“When I got to Florida (from Nashville) I connected with Naples Velo,” he says. “It has fast rides for experienced riders, but part of the mission is to be a club for a lot of different riders.”

At Naples Velo, rides through different parts of Collier County may be “moderate” — 20 to 22 miles per hour for 30 miles, say — or they may be more demanding: For those who can ride at 25 to 30 mph, or faster.

“One of my friends described being dropped off the back of a (group) ride at 36 miles per hour,” he recalls. Those rugged rides may be 50 miles or longer.

For Rick Slako, captain of Team StormRiders in Miami-Dade County, hill training requires bridges, but the joy is simply in the discipline — four days a week averaging 30 to 60 miles — and the dynamic camaraderie of the team, where he’s even seen romances and marriages form, or dissolve, he says.

Mr. Slako started riding in the 1980s when he lived in West Kendall. He was racing then, but without much success.

Read more at Florida Weekly



BikeWalkLee: How to get ready for rain

BikeWalkLee Column
The News-Press, August 15, 2019
by Ken Gooderham


When it’s raining all the time or any time of day, cyclists have two choices: Stay home or get wet.

Nobody wants to do the former, so you should be prepared for the latter.

With the weather patterns lately, cyclists don’t even need to intend to get caught in the rain. Sometime, rain just happens… as in when a partly cloudy morning at 8:30 a.m. suddenly turns stormy by 9 a.m. So you either take shelter (if there’s any to be had) or dance with the raindrops.

When it comes to pedaling in the precipitation, you have two approaches: What to do before it rains, and what to do afterwards.

Beforehand, about all you can do (besides checking your weather app for forecasts and radar) is do your usual pre-ride bike prep (so everything is at least ready to ride dry), throw in a rain jacket (find something that packs into itself for ease of handling), and consider your route (if that’s an option) for places where you could get out of the weather if necessary.

Image: wikimedia.org

What should you do if you get caught in the rain?

  • Get out of it if possible, particularly if it’s heavy and there’s lightning involved (particularly if there’s lightning involved). Look for a structure where you can wait it out.
  • If it’s bearable to ride, work on being visible (especially if you’re in traffic) and avoid flooded areas (since you don’t know what’s under that water). Similarly, avoid painted areas on the roadway, since rain makes them as slippery as ice.
  • If you have a rain jacket, put it on – including the hood (keeps the water from running down your back). If you don’t have a jacket, improvise (think trash bags) or get soaked. Why avoid the saturation? Because wet fabric can get uncomfortable fast.

When the rain stops and you get back home, there’s a few things you should do NOW to make your bike and your next ride better:

  • Wipe down and dry off your bike – thoroughly. If you really got soaked, turn your bike upside down to let the frame drain… some people even suggest a leaf blower to remove moisture (assuming you have one and can stand the noise).
  • Clean and lube everything you can. Your chain is crucial, so if you can give it a thorough degreasing and lube, great. If not, at least wipe it down to get dry and put something on to re-lubricate it. Also, wipe your frame, wheels, brakes and pedals, and lubricate all the moving parts on them as well. Not only will the process help drive the excess moisture out, but your ride will be ready for the next outing as well.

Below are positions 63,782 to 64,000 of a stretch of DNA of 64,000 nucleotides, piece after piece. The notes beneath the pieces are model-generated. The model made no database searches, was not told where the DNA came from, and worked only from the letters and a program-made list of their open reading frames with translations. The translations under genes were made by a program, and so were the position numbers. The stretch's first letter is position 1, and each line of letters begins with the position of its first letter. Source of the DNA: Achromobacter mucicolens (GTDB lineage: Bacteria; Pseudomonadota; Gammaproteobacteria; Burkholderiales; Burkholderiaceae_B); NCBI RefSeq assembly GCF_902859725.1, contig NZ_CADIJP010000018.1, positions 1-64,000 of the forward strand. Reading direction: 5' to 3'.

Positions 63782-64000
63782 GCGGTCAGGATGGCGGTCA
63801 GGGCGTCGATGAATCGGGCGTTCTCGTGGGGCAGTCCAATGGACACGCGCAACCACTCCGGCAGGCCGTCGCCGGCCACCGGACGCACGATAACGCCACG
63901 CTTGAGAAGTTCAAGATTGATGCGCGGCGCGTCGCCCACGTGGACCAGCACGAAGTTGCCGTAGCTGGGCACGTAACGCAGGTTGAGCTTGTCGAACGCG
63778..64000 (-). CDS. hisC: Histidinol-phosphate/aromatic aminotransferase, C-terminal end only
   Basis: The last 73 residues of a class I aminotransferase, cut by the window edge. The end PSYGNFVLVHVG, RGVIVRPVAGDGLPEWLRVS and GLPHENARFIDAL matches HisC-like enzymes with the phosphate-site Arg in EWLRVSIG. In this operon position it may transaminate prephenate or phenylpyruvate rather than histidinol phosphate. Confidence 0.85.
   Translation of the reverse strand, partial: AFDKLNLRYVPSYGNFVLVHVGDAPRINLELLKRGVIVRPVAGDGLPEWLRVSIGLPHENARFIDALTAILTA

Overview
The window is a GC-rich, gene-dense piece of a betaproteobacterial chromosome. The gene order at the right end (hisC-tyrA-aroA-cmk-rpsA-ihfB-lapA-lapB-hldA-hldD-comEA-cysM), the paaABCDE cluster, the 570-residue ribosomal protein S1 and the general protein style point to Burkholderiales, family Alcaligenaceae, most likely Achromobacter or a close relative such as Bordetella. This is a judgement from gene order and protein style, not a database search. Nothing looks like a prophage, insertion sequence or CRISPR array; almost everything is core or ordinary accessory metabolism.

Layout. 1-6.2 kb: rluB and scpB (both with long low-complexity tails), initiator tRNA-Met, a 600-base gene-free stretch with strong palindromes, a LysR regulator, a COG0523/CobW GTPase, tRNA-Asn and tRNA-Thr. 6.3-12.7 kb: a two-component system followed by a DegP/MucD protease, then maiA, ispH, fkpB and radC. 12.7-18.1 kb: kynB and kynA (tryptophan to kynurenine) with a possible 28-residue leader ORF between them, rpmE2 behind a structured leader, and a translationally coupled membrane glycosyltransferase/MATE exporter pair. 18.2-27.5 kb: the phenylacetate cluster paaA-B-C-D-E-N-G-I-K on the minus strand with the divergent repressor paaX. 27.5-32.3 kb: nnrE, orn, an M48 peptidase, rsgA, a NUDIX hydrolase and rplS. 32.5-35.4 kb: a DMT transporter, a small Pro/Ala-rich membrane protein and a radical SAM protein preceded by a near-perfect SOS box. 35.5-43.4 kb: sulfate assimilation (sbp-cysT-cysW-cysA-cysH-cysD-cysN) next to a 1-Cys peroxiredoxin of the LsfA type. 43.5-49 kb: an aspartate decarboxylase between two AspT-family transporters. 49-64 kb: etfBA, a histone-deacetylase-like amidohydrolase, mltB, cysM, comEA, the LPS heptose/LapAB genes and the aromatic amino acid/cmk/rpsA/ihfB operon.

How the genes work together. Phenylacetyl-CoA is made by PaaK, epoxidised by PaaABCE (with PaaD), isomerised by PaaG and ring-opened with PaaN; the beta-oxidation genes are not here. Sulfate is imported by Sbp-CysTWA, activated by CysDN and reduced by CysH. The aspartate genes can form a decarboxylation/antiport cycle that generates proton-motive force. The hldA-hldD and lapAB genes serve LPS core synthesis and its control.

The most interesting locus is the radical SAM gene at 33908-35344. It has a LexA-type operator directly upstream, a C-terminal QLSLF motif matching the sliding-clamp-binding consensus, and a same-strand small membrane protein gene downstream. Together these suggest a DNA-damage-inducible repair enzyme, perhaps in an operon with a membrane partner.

• Now dry yourself out… clothes, shoes, gloves and helmet. If they’re grimy as well as wet, throw them in the laundry. If it’s just moisture without mud, dry them out and see if they can be used again without washing (at least the stuff that doesn’t directly touch your skin).

If you find yourself getting caught in the rain a lot (hopefully a sign you’re riding a lot), investing in some rain gear might be prudent (or at least more comfortable). Same thing for the tools and chemicals to take care of your bike… particularly smart if you have some serious money invested in your ride. (If it’s really serious money, maybe consider getting a rain bike and leave the good wheels at home.)

You live in the semi-tropics, so cycling in the summer inevitably means getting wet. Be prepared, and you won’t be stuck at home watching your bike slowly rust away. And remember, the rainy season will be over soon.


Ready to ride or run? 

Run? Still slow in organized races, with the Omega Youth Race in Cape Coral this weekend (3dracinginc.com) and the Rampage 5K on Aug. 24 at North Collier Regional Park (runelitevents.com). Once we get to September, your race schedule starts ramping up again – kicking off with a Labor Day 5K in Naples (gcrunner.org).

Ride? You can always count on Critical Mass for rides, even in the midst of summer. You’ll find the NE Lee ride this Friday and the Cape Coral ride Aug. 30. Planning ahead? Plan on the Anniversary Beach Party Aug. 31. Food, fun, costume and bike contest… oh, and a ride as well. Pre-ride fun starts at 5 p.m., ride kicks off at 8 p.m., all from Centennial Park, downtown Fort Myers. All are night rides, so lights required and helmets recommended  (meetup.com).

Both? Upcoming events include:

TELL US ABOUT YOUR RIDE:

Have a favorite route you like to bike, or a unique walk you’d like to share with others? Tell us about it at info@bikewalklee.org, and maybe we can feature it in an upcoming column.

# # #

Ken Gooderham writes this on behalf of BikeWalkLee, a community coalition raising public awareness and advocating for complete streets in Lee County — streets that are designed, built, operated and maintained for safe and convenient travel for all users: pedestrians, bicyclists, motorists, and transit riders of all ages and abilities. Information, statistics and background online at www.BikeWalkLee.org.